Helsinki, the more you see, the more you like
24 July 2015 • It’s not the first time I have been in Helsinki. I was hoping that our ship was going to berth into the old port, near the Viking Line terminal. Yes, when VOYAGER entered the narrow passage between the islands of the Suomenlinna fortress I knew it was going to happen. Indeed, again our ship had the best imaginable berth. She was virtually parked on the Kauppatori market square along the waterfront, south of Esplanadi, Helsinki’s main boulevard.
Actually the first stop was at the Sibelius Park, where the famous monument made of steel tubes is located, as a tribute to this classic Finnish composer.
Next stop was at the Temppeliaukio Kirkko, a must see when you are in Helsinki. Much to my own surprise I never saw these two monuments before.
The modern church is built not on, but in the rocks. The architecture, conceived by Timo and Tuomo Suomalainen, and finished in 1969, is stunning by its simplicity. Imagine a huge round hole in the granite rock, and a cupper dome on top, supported by repetitive concrete pillars.
Nature is very important for the Fins, and the link with religion is never far away. This church encompasses this spiritual emotion by virtue of its integrated architecture. I was speechless.
The bus drove along so many interesting places, such as the Late Art Nouveau central train station, the Finlandia Hall and the Music Hall. Unfortunately we did not have time to stop. The plan was to halt at the Senate Square, under the stairs of the conspicuous white Lutheran Cathedral.
When we passed the square I saw hundreds of colourful youngsters sitting on the majestic stairs. Immediately I wanted to jump out of the bus for this unique photographic opportunity. Alas, the bus could not park and the stubborn driver decided to continue. I almost got mad. Luckily I could convince the guide, an Italian translator who worked with Finnish literature. Thanks to him I got off the bus and could walk on my own. The vibrant get together was about bringing gymnastic teams from all over the world to Helsinki, for a week of friendship and sports.
I took dozens of photographs of the otherwise pale Cathedral.
Time was running fast and soon I had to be back on board. There was just enough time for a stroll along Esplanadi, the main boulevard and green artery. I enjoyed watching the Finns enjoying the mellow grass on a lovely summer day.
It was also nice to talk with the girls from a tasteful popup shop, Shell’oh, as they were enjoying the delicious sunshine.
Before getting back on VOYAGER I passed the market. Scandinavian strawberries are often the best in the world, because their growth is stimulated by the endless daylight during summer. I ended up buying a basket of Finnish strawberries, and thoroughly enjoyed them during our sailaway.
Text en photos: Mike
Véronique discovered Helsinki on her own. You can find the story of her visit below.
In Helsinki I had little time on my hands as I had a conference call planned. My first mission was consequently to find a place with a good internet connection. I was stopped in my quest when I saw the colourful gathering in front of the cathedral. A couple of nice volunteers explained that the 15th world Gymnaestrada was taking place. More than 2100 volunteers from 51 countries gathered to give their interpretation of 'Make the Earth move', the slogan of this year's gymnaestrada.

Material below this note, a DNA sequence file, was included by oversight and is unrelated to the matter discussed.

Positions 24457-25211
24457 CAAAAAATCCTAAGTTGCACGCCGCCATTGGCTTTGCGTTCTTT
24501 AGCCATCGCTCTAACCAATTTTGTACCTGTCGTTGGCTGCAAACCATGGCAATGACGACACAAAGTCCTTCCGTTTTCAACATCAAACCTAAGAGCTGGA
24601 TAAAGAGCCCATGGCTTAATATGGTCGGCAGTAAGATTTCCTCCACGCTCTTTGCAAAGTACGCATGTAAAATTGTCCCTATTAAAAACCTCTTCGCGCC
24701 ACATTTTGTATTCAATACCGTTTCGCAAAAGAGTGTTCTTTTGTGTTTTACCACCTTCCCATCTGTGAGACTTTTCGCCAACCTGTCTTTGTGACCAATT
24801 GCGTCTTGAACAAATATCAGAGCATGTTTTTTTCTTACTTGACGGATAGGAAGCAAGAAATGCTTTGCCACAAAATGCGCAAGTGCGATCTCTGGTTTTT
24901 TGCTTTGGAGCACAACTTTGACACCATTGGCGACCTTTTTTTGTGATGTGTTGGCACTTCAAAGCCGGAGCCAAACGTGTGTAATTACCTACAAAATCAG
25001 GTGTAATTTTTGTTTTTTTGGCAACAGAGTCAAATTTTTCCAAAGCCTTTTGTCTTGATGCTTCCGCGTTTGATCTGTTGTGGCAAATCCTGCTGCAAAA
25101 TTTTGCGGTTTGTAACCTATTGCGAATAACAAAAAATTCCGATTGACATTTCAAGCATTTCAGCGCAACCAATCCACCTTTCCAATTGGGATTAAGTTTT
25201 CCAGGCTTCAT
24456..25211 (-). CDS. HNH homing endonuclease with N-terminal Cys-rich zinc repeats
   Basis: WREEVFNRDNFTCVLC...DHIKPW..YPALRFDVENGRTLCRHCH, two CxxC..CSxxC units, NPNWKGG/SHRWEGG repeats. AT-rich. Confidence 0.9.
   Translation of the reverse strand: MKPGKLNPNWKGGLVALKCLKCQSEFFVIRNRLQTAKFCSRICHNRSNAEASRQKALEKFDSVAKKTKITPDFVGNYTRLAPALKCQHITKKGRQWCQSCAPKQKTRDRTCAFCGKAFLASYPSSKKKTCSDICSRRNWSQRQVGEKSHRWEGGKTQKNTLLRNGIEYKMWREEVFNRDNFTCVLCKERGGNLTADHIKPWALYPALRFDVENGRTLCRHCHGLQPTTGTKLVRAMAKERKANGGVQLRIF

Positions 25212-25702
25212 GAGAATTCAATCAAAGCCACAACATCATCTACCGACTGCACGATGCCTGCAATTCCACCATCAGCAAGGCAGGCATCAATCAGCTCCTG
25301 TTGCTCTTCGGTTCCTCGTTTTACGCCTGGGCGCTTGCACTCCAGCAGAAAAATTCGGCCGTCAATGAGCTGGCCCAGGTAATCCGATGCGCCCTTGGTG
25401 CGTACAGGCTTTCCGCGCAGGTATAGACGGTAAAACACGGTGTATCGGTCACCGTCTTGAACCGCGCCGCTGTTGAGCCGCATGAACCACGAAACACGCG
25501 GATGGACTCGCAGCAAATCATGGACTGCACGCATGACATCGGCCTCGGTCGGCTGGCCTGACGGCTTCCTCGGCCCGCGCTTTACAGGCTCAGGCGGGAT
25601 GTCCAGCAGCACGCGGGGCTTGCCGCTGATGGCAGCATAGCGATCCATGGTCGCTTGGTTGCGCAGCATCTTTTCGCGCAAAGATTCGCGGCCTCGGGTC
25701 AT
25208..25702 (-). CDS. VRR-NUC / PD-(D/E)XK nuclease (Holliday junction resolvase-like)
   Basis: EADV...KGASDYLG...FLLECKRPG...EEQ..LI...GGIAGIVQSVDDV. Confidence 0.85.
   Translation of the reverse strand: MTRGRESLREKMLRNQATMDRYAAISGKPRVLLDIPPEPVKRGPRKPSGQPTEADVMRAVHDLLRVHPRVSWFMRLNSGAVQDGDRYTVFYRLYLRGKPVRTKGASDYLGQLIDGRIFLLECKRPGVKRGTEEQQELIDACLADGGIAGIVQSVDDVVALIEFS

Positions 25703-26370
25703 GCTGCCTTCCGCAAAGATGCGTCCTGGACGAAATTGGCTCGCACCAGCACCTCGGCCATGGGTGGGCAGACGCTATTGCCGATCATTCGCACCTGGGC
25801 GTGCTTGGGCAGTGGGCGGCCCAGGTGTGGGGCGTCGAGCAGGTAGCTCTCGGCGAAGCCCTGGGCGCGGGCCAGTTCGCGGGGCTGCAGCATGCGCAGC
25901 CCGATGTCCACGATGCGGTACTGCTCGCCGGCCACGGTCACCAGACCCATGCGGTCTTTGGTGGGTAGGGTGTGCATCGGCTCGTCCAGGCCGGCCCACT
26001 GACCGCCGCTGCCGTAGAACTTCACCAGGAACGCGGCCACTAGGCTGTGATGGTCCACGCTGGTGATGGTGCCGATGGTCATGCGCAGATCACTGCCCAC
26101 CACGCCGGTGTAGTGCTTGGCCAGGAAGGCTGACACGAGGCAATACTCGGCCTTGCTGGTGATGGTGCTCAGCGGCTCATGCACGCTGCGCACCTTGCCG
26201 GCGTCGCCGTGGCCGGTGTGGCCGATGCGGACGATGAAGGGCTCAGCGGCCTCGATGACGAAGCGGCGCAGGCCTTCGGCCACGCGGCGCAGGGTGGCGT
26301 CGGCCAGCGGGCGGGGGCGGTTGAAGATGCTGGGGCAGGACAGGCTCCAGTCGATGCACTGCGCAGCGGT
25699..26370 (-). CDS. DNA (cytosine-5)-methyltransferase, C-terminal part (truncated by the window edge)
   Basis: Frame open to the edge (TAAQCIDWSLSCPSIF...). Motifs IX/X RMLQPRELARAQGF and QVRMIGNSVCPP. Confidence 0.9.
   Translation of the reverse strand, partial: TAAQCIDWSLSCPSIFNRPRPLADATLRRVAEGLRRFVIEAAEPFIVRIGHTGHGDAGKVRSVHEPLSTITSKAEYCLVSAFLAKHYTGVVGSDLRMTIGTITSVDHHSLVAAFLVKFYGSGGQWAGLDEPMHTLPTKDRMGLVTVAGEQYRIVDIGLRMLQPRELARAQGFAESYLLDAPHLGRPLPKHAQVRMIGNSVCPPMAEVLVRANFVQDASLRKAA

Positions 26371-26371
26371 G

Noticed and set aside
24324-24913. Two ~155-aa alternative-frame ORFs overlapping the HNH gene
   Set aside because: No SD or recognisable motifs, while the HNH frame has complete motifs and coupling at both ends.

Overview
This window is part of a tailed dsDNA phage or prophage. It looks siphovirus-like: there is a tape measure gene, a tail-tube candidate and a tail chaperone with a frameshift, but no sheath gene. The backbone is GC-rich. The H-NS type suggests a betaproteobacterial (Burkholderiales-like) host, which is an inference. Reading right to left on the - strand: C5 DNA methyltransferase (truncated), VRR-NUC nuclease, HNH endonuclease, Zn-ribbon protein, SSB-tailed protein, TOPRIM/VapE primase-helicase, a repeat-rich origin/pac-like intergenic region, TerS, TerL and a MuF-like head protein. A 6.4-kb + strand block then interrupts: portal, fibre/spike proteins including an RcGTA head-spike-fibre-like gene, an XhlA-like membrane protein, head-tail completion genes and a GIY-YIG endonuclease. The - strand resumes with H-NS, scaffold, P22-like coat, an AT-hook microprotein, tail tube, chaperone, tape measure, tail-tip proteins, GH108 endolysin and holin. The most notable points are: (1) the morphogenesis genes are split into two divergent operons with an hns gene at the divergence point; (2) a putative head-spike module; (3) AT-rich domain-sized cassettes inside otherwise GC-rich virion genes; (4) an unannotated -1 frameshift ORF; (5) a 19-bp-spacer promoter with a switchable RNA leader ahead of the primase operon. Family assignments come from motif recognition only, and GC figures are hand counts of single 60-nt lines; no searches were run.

After coffee in the cosy Think Corner of the University of Helsinki, a good place to prepare for my call, I did a quick discovery tour of the city. I loved the Helsinki Central Railway station in Finnish granite designed by Eliel Saarinen, with its authentic heavy doors and the statues at the door holding lamps at the entrance.
I paid my usual visit to a local supermarket and saw how popular Moomin is, a character used in a series of books and television series by Finnish illustrator and writer Tove Jansson.
A place I would recommend to visit in the city centre is the Rajala specialist photo store in the Main Post Office Hall- especially if you love photos and cameras. The shop was designed to invite the visitors to delve deeper in the world of photography. In the Foto Café you can drink and eat something with a view on the beautiful store or in the quieter section with sofas.
Another stop in the same building was the Central Library. You can borrow a tablet for personal use. What a great idea.
My last stop was the Museum of Contemporary Art. Unfortunately not to visit. One of the exhibitions was about Robert Maplethorpe, the famous American rock photographer. Some timea go, when teh exhibition was in Paris, we missed it too. Sometimes you just can't have it all. Anyway the building, where the main architectural focus is on light, is beautiful. The architect Steven Holl was fascinated by the changing light conditions during the day and the seasons in Finland. And there is large pleasant bar area with free internet access. This was going to be my place to sit and work.
Before I headed back to the ship I had a quick look around the museum. I love that area filled with young skaters doing their thing in half pipes, the KIASMA and the Music Hall , which I saw in the distance.
This was the second time I was in Helsinki. Both times to short but long enough to make me long to come back soon.
Text & photos: VéroniqueMusic HallNo time to visit the KIASMA museum but there is always the shop if you don't have a lot of time
We are travelling on board VOYAGER with Belgian cruise tour operator All Ways, discovering the Baltic Sea and St-Petersburg. Mike often joins the excursion, while I mainly go explore myself. In the evening we gather our stories and share on the blog the things we loved most.